Anne-Marie Wells tries to extract herself from the bog of compliance paperwork.

Anne-Marie Wells

Compliance. To this dairy farmer, the word ‘compliance’ results in a bit of a groan, a roll of the eyes, and the feeling of the weight of endless, repetitive paperwork. It’s not that I don’t want our farm to be compliant, it’s just that it seems such a slog to prove it.

I belong to a small portion of the population who don’t mind office work, but I am yet to meet someone who became a dairy farmer because they love paperwork.

Our system of recording compliance information has morphed over the years, from waiting until the end of the season to translate scraps of paper and what we remembered happening over the year, to online recording as close to the event as possible.

There is certainly no shortage of recording tools, yet the lack of interaction between them and the need to enter data into several different places is incredibly frustrating, as is the headache of converting the metrics between them; dry weight, wet weight, kgs, tonnes, bales, %N. We prefer to tailor our mix of fertiliser for the needs of the farm, but it is tempting to start tailoring our mix of fertiliser to the options in the drop-down list to make reporting easier.

When I think about what I do in terms of other administration for the farm, that has changed a lot over the last few years. I saw those changes as exciting steps, even though it took time to learn new methods. So why is compliance so difficult? I believe some of it is to do with the word itself.

According to the Collins Pocket English Dictionary, compliance is a noun, meaning:

  1. Complying with a request, demand, etc.
  2. A tendency to give in to others

A thesaurus search on ‘compliance’ in Microsoft Word returns:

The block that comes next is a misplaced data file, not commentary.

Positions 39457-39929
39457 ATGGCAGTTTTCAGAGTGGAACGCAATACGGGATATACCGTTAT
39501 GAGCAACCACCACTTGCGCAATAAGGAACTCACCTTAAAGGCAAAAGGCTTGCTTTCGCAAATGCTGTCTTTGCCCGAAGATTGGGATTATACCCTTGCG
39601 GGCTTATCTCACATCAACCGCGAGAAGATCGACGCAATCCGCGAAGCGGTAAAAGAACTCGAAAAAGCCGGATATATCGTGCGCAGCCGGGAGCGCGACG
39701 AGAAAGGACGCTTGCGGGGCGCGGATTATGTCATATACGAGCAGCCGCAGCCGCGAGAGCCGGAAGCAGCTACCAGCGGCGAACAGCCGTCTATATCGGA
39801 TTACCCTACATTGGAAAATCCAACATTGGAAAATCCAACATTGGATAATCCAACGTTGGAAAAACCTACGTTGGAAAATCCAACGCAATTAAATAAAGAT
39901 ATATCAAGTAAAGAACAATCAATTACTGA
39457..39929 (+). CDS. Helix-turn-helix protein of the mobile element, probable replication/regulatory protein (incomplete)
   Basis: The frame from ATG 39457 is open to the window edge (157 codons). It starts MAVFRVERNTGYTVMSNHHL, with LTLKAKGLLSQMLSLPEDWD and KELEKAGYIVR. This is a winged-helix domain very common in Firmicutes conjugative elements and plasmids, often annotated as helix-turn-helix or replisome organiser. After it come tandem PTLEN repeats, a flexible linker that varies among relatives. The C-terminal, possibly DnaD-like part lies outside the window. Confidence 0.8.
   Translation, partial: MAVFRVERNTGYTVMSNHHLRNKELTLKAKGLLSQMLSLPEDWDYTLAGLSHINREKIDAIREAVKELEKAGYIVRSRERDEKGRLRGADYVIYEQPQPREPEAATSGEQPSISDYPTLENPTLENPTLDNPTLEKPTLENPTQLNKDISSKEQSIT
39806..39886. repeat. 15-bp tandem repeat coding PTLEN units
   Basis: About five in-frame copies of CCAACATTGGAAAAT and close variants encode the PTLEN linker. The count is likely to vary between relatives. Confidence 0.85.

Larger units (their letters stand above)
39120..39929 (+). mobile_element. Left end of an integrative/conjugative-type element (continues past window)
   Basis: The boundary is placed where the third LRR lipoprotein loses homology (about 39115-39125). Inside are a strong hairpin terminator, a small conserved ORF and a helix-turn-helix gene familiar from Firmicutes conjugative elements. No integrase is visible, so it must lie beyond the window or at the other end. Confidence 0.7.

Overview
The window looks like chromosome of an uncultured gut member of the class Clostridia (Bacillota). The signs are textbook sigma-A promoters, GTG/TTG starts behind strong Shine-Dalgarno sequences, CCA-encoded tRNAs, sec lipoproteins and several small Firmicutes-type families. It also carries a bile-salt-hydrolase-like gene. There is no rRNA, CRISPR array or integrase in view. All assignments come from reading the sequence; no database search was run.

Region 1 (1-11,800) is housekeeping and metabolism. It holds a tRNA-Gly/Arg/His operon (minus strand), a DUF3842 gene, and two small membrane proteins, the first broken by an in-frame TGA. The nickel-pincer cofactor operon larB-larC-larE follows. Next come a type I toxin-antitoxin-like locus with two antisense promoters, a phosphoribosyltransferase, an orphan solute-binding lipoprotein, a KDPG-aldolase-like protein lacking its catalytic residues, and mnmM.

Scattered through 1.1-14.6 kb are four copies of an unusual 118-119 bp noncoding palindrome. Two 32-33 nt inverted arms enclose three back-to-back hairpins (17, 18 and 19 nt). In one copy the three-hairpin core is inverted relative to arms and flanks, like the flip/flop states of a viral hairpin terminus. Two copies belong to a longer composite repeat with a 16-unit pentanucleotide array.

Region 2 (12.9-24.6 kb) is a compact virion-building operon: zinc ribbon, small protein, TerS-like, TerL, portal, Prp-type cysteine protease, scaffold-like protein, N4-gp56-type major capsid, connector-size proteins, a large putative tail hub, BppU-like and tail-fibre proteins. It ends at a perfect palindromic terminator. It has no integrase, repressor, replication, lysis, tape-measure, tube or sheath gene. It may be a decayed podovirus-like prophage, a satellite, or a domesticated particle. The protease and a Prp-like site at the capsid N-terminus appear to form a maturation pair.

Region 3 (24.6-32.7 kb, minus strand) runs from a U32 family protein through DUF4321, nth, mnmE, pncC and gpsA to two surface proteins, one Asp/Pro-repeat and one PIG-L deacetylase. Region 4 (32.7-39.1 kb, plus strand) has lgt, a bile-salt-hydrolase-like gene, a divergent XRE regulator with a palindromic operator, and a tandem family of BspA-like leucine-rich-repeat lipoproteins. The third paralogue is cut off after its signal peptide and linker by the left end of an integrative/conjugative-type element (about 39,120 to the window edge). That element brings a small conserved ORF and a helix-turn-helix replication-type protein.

• Obedience
  • Agreement
  • Passivity
  • Observance
  • Conformity
  • Fulfilment
  • Defiance
  • Accordance
  • Submission

With regards to farming, compliance feels very much like the negative aspects of the definition of the word – obedience, submission, passivity, conformity. We feel we are being told what to do and must give in and obey. On top of that, what defines compliance and how we show it can seem an ever-changing goal.

What if we see compliance through the other definitions – observance, fulfilment, accordance, agreement?

Farmers are observant. They see what is happening with the weather, grass growth, animal health, etc. and adapt to get the best possible outcome. Farmers make management decisions in accordance with the latest industry recommendations and feel a sense of fulfilment as they near or reach best practice targets (such as hitting the guideline six-week in-calf rate).

When it comes to compliance requirements, at least we get a fair bit of notice before changes take place (certainly more notice than we get for a weather event), and we also get a fair bit of help to guide us through the changes. I just wish the recording tools were more compatible.

I will try to think of the positive definitions of compliance. A good start will be the sense of fulfilment that comes from the additional milk payment made for meeting compliance standards.